Research continues to warn of an increase of publicly available personal information, often attributed via social media, Website customization, online surveys, self-tracking via fitness and smartphones, as well as a plethora of other venues. Data breaches provide an additional source of personal information via public disclosure, Website distribution, and underground hacker markets. Publicly available personal information often facilitates the success of social engineering attacks on organizations, but little is known as to its availability, composition, or the level of exposure it represents.
Until now, the existence of a measure of exposure to social engineering due to publicly available personal information is relatively unexplored. To address exposure to social engineering due to publicly available personal information feedback was elicited from an expert panel via the Delphi method as to the weights and groupings of candidate components of personal information to develop a Social Engineering eXposure Index (SEXI) benchmarking instrument. A review of privacy research in the legal, information systems, marketing, psychology, and social engineering domains produced viable candidate components of personal information. Instrument items suggested and described by experts in leading journal articles, federal legislation, and from industry standards were consolidated as well as presented to a panel of experts who were asked to identify the level of exposure of a respective item – in and of itself. The feedback of the panel of experts provided weights as well as categorized the items as personal information that does not identify an individual (PUI), has the potential to identify an individual (PII), or that which will distinguish an individual (PDI).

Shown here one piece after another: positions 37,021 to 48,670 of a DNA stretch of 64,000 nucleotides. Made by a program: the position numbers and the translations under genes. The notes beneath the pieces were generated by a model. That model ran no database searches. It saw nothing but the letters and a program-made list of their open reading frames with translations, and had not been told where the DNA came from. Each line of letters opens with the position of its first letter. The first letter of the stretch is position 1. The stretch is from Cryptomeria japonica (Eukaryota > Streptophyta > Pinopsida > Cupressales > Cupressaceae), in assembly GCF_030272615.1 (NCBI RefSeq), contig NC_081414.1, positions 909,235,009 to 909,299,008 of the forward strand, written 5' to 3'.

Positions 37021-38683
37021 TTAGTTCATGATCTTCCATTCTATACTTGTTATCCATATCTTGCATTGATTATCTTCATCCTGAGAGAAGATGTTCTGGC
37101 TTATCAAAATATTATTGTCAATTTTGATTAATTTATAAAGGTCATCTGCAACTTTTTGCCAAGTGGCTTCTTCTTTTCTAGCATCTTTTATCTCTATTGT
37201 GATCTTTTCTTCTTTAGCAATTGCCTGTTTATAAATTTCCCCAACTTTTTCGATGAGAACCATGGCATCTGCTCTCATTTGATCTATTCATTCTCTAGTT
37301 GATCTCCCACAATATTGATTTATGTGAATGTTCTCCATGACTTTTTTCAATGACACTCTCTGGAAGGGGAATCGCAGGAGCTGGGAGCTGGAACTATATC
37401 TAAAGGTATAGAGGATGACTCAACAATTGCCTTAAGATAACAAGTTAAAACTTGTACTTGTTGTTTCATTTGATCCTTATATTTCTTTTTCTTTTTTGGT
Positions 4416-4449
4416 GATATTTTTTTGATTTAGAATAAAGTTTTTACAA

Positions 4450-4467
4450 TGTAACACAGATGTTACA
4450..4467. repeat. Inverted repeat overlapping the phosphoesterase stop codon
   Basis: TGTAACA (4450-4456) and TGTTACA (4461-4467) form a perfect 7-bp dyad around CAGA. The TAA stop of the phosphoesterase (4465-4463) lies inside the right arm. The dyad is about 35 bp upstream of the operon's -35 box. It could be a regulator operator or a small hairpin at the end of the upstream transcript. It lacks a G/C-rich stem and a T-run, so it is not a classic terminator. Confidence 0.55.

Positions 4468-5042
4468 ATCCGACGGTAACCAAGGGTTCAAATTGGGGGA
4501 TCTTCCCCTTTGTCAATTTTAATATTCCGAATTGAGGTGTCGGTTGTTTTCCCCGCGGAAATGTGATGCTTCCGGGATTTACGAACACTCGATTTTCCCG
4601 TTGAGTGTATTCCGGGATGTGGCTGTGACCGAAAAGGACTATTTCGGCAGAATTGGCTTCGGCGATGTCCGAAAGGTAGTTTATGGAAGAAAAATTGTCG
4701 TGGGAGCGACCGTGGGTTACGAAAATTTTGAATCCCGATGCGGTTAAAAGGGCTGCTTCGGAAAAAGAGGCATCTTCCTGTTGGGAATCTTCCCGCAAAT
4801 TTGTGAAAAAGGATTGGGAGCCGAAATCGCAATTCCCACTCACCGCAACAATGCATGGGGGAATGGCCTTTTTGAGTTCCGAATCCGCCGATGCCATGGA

This talk will provide an overview of personal information composition and categorization, while presenting the novel SEXI benchmarking instrument. This talk will outline the necessity of having three levels of privacy information categorization as well as a measurement of exposure to social engineering.